Salvia greggii 'Diane'
Diane's Texas Sage
Item #: 5082
Zones: 7a to 9b, at least
Height: 18" tall
Origin: Mexico, United States
We picked up this unusual color form of Salvia greggii from plant guru, Chip Shoemaker, in Texas. The small mound of woody stems is clothed with narrow green foliage. In late spring and again in the fall, the 3-4' wide, deer-resistant, hummingbird-attracting clumps of Salvia 'Diane' are topped with small purple flowers. In some climates with less baking summers, you will also see some summer flowering. If you've been looking for a color break from typical Salvia greggii, this is your plant.
Salvia greggii and its close cousin Salvia microphylla and hybrids between the two, Salvia x jamensis, are woody shrubs. They bloom for about six months but are not self-cleaning and the spent flower stalks are retained until a tidy minded gardener comes along and trims them off. The peak time to do this is late winter. At this time the shrubs are cut back by a half to two thirds to remove the dead tops of the plant. This does not require precision. It is a method meant to allow quick clean up of these woody salvias. Of course, any totally dead stems should also be removed. The health of the plant will not be compromised if it is not cleaned up but one will be viewing the current year's flowers amongst last year's dead flower stalks. This is the only routine maintenance that these salvias need.
The selections of Salvia greggii, Salvia microphylla and Salvia x jamensis vary in their vigor. The most vigorous individuals might occasionally need to reined in where they have spread too far if space is limited. But these are the exception to the rule in these normally stationary plants. Excess plants can be dug out and replanted elsewhere if desired.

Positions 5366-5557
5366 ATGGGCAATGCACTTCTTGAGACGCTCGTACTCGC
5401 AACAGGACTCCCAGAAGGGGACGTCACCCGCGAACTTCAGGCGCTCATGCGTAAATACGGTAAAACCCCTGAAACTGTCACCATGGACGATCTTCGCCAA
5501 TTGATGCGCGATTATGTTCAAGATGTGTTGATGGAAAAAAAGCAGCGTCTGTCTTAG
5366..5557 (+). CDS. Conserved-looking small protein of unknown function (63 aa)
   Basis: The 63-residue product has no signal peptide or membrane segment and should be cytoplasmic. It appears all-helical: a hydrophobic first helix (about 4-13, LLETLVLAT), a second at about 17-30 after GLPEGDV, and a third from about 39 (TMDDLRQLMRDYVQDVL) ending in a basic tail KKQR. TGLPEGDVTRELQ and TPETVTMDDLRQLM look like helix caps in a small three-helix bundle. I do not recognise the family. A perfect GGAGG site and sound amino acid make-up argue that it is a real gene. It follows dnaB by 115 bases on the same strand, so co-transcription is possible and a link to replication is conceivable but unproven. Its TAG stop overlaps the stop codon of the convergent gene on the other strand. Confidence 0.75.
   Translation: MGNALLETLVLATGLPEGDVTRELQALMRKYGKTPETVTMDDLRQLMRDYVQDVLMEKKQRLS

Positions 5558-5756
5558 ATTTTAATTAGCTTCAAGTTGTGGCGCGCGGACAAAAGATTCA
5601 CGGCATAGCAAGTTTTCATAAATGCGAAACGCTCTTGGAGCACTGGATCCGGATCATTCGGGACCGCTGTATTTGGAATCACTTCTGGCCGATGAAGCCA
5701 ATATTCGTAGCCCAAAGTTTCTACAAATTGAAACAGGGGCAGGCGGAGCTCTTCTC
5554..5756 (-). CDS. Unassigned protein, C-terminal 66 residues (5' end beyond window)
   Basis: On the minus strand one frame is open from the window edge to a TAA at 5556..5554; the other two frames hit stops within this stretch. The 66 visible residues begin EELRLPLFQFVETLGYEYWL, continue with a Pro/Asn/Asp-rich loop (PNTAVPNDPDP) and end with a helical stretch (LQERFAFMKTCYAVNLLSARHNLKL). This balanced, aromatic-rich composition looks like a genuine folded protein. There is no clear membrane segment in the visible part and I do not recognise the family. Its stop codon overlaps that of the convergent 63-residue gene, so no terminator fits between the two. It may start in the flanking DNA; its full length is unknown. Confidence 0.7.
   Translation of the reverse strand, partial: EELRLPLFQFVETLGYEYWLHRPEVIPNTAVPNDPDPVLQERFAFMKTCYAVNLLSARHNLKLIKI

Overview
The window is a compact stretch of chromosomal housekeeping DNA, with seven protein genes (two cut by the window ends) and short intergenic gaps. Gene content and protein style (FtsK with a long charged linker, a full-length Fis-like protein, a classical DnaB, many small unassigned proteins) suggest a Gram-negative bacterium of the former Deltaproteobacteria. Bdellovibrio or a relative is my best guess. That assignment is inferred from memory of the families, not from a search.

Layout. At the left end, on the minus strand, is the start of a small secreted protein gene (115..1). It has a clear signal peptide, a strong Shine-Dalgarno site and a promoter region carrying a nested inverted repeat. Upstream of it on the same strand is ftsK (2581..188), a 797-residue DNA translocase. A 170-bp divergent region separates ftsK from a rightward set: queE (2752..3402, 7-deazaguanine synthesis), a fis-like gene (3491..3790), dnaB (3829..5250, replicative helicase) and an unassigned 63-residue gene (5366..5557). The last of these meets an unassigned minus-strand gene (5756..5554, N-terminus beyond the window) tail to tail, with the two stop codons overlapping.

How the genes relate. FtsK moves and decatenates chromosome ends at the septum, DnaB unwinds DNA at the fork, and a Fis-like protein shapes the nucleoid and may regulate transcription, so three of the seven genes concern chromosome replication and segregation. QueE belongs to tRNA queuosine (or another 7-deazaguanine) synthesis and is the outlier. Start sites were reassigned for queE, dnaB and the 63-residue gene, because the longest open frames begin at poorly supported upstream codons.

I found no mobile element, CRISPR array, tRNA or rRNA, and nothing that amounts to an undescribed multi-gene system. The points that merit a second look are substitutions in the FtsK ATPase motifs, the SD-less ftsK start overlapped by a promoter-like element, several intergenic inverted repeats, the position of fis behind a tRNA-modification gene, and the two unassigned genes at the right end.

Salvia greggii, Salvia microphylla and Salvia x jamensis are sun lovers; more sun the better. They are also drought tolerant but also tolerate wet spells if provided with adequate drainage:not excessive drainage, just any soil where water doesn't pool after a rain. They are often called "Autumn Sage" for their peak bloom is late summer into fall, though in the humid eastern US they tend to bloom continuously from spring into fall. Extended dry spells in summer can decrease blooming as is typical in their native range of Texas and Mexico.
The genus Salvia consists of about one thousand species. A few are annuals, most are perennial. The perennial species can be either herbaceous or woody. The woody perennial species are most often shrubs though there are some salvias that are trees. Gardeners from cold climates are often surprised to learn that some salvias are shrubs.
Salvia greggii, Salvia microphylla and Salvia x jamensis can be counted on for nearly six months of bloom in a wide range of color. They are the type of long blooming plant that are good foils for the show stoppers that come and go such as lilies that are in bloom for a few weeks. They are also highly favored by hummingbirds and other pollinators. These features and their low-maintenance make them very valuable part of a sunny garden, including a xeric garden.
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Leaf Color: Green
Container Role: Fillers
Other: Fragrant Foliage Plants , Butterfly Attracting Plants , Deer Resistant Plants , Drought Tolerant Plants , Hummingbird Plants , Pollinator Plants , Medicinal Plants , North American Native Plants , Plants that Attract Birds , Rabbit Resistant Plants , Salt Tolerant Seaside Plants , Texas Native Plants , Xeriscaping Plants , United States Native Plants